12/31/2009. When founded in September 1933, Air France was equipped with a heterogeneous and largely obsolete aircraft fleet. The urgent need for a medium-range airliner led Henry Potez to develop a civil version of the Potez 540 bomber/reconnaissance-series. Construction of the prototype started on December 1, 1934 and on January 28, 1935 it was flown from Méaulte. Gaining its CofA on April 5, the aircraft was registered F-ANPG on April 10, 1935 and baptized Albatros it entered service on the Air France Paris-Marseilles-Rome route in early June.
Using the wings and empennage of the 540-series, the 62.0 was equipped with a new fuselage, containing sixteen armchairs divided over two spacious air-conditioned sound-proof cabins. Two 870 hp Gnome-Rhône 14 Kirs 1/Kjrs 1 Mistrals Major radial engines were fitted, while the following twelve production aircraft were fitted with 900 hp Gnome-Rhone 14 NR 16/17 radial engines. Eleven aircraft went to Air France while one (F-AOTZ) fitted with a special interior, including work tables and armchair-berths, was used as an executive transport by the Ministry of Air.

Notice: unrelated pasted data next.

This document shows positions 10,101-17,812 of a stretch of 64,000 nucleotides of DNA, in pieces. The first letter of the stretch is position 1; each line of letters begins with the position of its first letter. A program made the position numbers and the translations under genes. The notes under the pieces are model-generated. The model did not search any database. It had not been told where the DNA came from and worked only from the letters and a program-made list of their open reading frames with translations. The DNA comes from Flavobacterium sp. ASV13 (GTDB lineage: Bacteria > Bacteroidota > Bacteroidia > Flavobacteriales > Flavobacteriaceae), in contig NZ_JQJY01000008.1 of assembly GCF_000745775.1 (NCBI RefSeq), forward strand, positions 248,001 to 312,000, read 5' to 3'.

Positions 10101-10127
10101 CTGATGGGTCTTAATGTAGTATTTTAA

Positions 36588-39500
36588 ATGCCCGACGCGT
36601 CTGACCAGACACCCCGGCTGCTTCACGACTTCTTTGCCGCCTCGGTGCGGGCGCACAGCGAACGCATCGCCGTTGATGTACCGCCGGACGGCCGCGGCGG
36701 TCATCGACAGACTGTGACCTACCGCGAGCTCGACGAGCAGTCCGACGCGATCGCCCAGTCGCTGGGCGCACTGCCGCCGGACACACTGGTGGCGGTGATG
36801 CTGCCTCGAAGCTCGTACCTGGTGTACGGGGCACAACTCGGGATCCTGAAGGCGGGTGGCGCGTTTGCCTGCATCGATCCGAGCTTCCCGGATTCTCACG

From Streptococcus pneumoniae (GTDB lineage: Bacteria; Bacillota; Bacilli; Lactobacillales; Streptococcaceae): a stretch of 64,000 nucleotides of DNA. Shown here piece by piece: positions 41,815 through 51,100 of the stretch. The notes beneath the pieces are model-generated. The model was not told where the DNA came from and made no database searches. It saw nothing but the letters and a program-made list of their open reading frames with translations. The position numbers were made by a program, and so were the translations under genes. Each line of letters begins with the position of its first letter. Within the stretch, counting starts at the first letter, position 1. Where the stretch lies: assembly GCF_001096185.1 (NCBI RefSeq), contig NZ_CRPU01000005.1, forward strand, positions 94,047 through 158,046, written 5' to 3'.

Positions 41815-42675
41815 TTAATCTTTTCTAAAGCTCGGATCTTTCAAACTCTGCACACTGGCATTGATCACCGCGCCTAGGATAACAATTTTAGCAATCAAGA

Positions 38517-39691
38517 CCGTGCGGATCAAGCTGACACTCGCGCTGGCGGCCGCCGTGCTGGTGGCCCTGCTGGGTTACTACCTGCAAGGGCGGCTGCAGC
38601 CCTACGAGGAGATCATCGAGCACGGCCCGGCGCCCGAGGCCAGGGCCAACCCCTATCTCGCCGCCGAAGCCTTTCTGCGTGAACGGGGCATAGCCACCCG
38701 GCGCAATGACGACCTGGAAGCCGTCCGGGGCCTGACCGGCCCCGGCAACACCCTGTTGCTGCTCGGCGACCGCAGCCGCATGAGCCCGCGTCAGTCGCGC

The pictured aircraft was the first 62.0 production example and was registered to Air France on July 1, 1935, but was destroyed near Angers on December 10, 1935. In 1936 Air France ordered a second batch of ten aircraft, these were fitted with 720 hp Hispano-Suiza 12 Xbrs 1 /Xgrs 1 twelve-cylinder liquid-cooled V-engines and were designated 62.1, while three 62.0s were re-engined to 62.1s.